1. Since therefore we have such proofs, it is not necessary to seek the truth among others which it is easy to obtain from the Church; since the apostles, like a rich man [depositing his money] in a bank, lodged in her hands most copiously all things pertaining to the truth: so that every man, whosoever will, can draw from her the water of life. Revelation 22:17 For she is the entrance to life; all others are thieves and robbers. On this account are we bound to avoid them, but to make choice of the thing pertaining to the Church with the utmost diligence, and to lay hold of the tradition of the truth. For how stands the case? Suppose there arise a dispute relative to some important question among us, should we not have recourse to the most ancient Churches with which the apostles held constant intercourse, and learn from them what is certain and clear in regard to the present question? For how should it be if the apostles themselves had not left us writings? Would it not be necessary, [in that case,] to follow the course of the tradition which they handed down to those to whom they did commit the Churches?

2. To which course many nations of those barbarians who believe in Christ do assent, having salvation written in their hearts by the Spirit, without paper or ink, and, carefully preserving the ancient tradition, believing in one God, the Creator of heaven and earth, and all things therein, by means of Christ Jesus, the Son of God; who, because of His surpassing love towards His creation, condescended to be born of the virgin, He Himself uniting man through Himself to God, and having suffered under Pontius Pilate, and rising again, and having been received up in splendour, shall come in glory, the Saviour of those who are saved, and the Judge of those who are judged, and sending into eternal fire those who transform the truth, and despise His Father and His advent. Those who, in the absence of written documents, have believed this faith, are barbarians, so far as regards our language; but as regards doctrine, manner, and tenor of life, they are, because of faith, very wise indeed; and they do please God, ordering their conversation in all righteousness, chastity, and wisdom. If any one were to preach to these men the inventions of the heretics, speaking to them in their own language, they would at once stop their ears, and flee as far off as possible, not enduring even to listen to the blasphemous address. Thus, by means of that ancient tradition of the apostles, they do not suffer their mind to conceive anything of the [doctrines suggested by the] portentous language of these teachers, among whom neither Church nor doctrine has ever been established.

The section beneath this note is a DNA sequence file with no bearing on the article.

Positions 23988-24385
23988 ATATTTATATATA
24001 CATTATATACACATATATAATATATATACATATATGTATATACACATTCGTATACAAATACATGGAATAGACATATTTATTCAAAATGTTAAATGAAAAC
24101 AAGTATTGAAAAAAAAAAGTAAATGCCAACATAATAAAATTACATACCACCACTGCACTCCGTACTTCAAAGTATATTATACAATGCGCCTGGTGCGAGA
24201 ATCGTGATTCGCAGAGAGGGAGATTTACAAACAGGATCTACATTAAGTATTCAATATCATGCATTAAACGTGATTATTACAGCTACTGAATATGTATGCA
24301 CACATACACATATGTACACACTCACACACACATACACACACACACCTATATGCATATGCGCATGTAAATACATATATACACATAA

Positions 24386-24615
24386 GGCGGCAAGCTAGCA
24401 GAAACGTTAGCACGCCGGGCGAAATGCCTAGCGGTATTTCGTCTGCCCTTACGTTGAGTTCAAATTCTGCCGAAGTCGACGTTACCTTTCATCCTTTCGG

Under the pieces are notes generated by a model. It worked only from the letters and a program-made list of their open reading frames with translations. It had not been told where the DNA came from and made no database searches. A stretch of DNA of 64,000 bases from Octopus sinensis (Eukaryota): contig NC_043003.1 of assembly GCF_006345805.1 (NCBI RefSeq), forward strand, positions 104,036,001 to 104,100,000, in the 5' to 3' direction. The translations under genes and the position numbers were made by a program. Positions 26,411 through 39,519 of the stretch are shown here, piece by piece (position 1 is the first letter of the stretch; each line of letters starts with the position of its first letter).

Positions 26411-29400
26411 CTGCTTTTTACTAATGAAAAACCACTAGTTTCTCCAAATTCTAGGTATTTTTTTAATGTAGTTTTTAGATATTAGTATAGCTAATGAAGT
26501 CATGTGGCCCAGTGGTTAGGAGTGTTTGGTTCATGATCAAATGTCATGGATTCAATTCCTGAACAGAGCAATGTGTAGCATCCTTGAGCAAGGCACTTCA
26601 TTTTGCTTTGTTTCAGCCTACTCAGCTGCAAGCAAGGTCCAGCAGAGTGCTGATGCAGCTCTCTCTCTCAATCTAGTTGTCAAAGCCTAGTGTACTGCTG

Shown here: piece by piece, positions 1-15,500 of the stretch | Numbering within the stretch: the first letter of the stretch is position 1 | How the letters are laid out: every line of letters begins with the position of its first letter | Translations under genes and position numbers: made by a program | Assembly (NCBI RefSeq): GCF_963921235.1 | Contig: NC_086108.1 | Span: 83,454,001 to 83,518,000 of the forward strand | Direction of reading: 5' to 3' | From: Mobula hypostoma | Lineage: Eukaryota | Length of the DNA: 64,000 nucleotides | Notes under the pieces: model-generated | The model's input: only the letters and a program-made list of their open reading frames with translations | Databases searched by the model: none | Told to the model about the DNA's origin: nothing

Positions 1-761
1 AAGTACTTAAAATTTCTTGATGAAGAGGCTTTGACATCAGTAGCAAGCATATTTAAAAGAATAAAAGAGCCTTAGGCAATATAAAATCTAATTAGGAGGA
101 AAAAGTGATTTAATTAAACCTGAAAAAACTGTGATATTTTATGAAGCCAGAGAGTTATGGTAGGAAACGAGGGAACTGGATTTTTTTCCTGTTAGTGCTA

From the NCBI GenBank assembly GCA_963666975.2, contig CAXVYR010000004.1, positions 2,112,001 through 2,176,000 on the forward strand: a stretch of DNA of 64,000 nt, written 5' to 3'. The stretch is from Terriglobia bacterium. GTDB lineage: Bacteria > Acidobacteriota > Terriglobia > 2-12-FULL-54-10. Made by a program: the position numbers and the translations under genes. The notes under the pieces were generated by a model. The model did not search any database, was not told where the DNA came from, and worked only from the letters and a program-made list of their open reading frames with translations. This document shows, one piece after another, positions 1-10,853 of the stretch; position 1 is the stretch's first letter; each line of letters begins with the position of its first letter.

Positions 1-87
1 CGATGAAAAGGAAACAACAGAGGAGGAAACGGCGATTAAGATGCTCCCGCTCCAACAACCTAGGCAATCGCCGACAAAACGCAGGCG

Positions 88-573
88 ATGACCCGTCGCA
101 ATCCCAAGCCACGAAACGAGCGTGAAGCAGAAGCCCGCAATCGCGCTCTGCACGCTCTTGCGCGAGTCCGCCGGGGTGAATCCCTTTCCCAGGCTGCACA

I am not interested here in the particulars of the historical case that Irenaeus makes for the situation “on the ground” in his own day.2 What I am interested in, rather, is the structure of his argument and the way in which he links up the “pieces” or “strands” of Scripture and tradition. In these first four chapters of Book 3, he argues for an identity of content between the two that is publicly accessible to all comers, learned or unlearned, verifiable by documentation, and opposed to all secret so-called “knowledge” from his adversaries.

  1. This turns out to be a much more controverted historical question than is sometimes thought
  2. For instance, Irenaeus’ own claim for the place assigned to Rome necessitates the presence of both Peter and Paul in Rome in the first century. If that is shown to be doubtful, then that particular claim of Irenaeus becomes doubtful; if it is shown to be without foundation, then that particular claim of Irenaeus collapses; etc.–assuming, for the sake of argument, the (doubtful) premise that their presence would in and of itself be a valid justification for the claim.

By E.J. Hutchinson

E.J. Hutchinson is Assistant Professor of Classics at Hillsdale College.